And the third thing was he found religion. Or to put it more precisely, religion found him.
A man of God, he claimed to be, but if so his was the god of the Old Testament. Over shot glasses and beer pots, he preached a sermon of Vengeance, Fear and Sin. At the end of it, he looked into Jobson's eyes - for Jobson was the only one left in the bar by now - and said: 'I see a troubled soul. Tell me your troubles, brother.'
Brother. It was something about the word brother that did it. That and the fact that Jobson felt himself to be in the presence of the most hard-arsed bastard he had ever encountered. He simply could not resist. He poured out his heart and his troubles. The promising career cut short by the sins of another. The ex-wife who turned out to be nothing but a common prostitute, and who now had the effrontery to take him for everything he had. Not forgetting the cheating business partner and his hired heavies. (In fact, the only thing he did forget to mention was a severely disabled baby daughter and her life-support equipment.)
The stern face of the man of God grew sterner. 'Stranger,' he said, 'it is as well for you that I wandered into this bar tonight. Allow me to introduce myself. My name is Reverend Reeve. My church is the Church of Vengeance. And I can help you. You have been good enough to tell me your story and now I will tell you mine. You look at me now and who do you see? Reverend Reeve. But once I was just plain John Reeve. I was a man lost and forsaken. I trusted in my fists and in my blade. I took a shotgun and I shortened the barrels with a hacksaw and I took that weapon into building societies and sub-post offices. That was my way and that was how I lived. I even killed a man, shot him dead, in cold blood, because he cheated me out of my share. Then the Lord came to me and he said, Reeve, it was not given to you to take revenge for the actions of that scumbag. Vengeance is mine, saith the Lord. But Reeve, he saith, Give yourself to me, make of yourself a Reverend and it will be granted to you to take revenge on my behalf.'
This was how it would work. In return for a contribution to the Church of Vengeance, the Reverend Reeve would pay a visit on Sugarlips and 'sort her out' (his phrase). This was the kind of religion Jobson could relate to.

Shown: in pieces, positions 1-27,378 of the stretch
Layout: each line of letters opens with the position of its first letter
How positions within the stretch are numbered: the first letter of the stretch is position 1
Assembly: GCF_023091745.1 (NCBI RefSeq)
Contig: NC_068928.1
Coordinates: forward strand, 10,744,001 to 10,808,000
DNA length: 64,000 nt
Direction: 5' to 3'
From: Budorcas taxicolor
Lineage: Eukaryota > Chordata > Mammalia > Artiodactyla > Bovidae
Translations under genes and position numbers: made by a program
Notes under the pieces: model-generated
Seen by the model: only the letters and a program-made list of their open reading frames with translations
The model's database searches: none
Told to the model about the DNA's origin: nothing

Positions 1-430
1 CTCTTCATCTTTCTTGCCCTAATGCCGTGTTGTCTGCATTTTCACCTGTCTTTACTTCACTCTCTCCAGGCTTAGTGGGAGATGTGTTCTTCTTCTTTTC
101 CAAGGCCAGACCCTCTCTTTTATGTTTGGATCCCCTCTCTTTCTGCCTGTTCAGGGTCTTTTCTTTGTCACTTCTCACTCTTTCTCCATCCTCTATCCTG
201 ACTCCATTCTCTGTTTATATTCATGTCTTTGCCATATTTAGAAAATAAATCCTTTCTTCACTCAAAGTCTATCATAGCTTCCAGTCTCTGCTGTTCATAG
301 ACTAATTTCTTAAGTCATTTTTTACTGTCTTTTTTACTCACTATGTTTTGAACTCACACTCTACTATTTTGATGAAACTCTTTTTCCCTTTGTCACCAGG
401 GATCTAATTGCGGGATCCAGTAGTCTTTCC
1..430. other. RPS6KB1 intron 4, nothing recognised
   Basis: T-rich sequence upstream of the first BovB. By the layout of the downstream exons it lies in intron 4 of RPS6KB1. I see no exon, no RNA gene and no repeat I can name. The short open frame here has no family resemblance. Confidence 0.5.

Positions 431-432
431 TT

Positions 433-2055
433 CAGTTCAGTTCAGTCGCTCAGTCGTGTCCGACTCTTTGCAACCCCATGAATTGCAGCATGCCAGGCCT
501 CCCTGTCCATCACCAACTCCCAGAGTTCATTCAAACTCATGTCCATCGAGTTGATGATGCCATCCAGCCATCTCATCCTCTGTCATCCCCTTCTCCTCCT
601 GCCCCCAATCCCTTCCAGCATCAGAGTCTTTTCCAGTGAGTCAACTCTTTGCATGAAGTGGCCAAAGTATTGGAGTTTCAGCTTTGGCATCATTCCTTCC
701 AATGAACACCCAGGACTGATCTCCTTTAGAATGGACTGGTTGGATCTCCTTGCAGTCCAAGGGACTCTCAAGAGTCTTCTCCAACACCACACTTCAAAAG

By a stroke of fortune he still had on him the cash Gina had taken out of her savings account. He handed it over to Reeve and the two men went their separate ways.
Meantime, Gina was getting impatient about her singing career, or lack of it. She demanded her money back. Arguments, recriminations, domestic violence. The same old story, only this time there was no reconciliation. Just Jobson screaming after her as she slammed the door: 'I should have got the Reverend Reeve to sort you out as well, bitch.' And then he indulged in behaviour typical of solitary drunks. In short, he railed. He even called on the absent Reverend Reeve: 'Reeve,' he shouted, 'can you hear me? Kill her too. Kill that slut.'
Only then did he admit to himself that he knew all along what Reeve had meant by 'sorting out'. And of course he was filled with remorse and gave in to tears. But was it fake remorse and were they just a drunkard's tears? Maybe not. He thought back to that first night when he met and fell in love with Sugarlips and realised that he still loved her, it was just himself he hated.
He tried to imagine the scene, Reeve at the house, finding Sugarlips. And what about the baby? But it was too horrible.
All the same, he did nothing. Just sat tight and waited. Listening for news. Biting his nails. Drinking.
He must have passed out at some point, came to needing to piss. But there was Reeve blocking his way to the bathroom. Straightaway things got ugly. There was a lot of shouting. Words were said. Words you would not associate with a reverend gentleman. A knife got brandished. The child, you see. Jobson had not told him about little Cindy-Lou, all hooked up in her little cot bed. Reeve's black eyes are blazing. Jobson, not being a man known for his courage, is scared shitless. Scared for himself, and scared of what Reeve might have done to Sugarlips and the baby.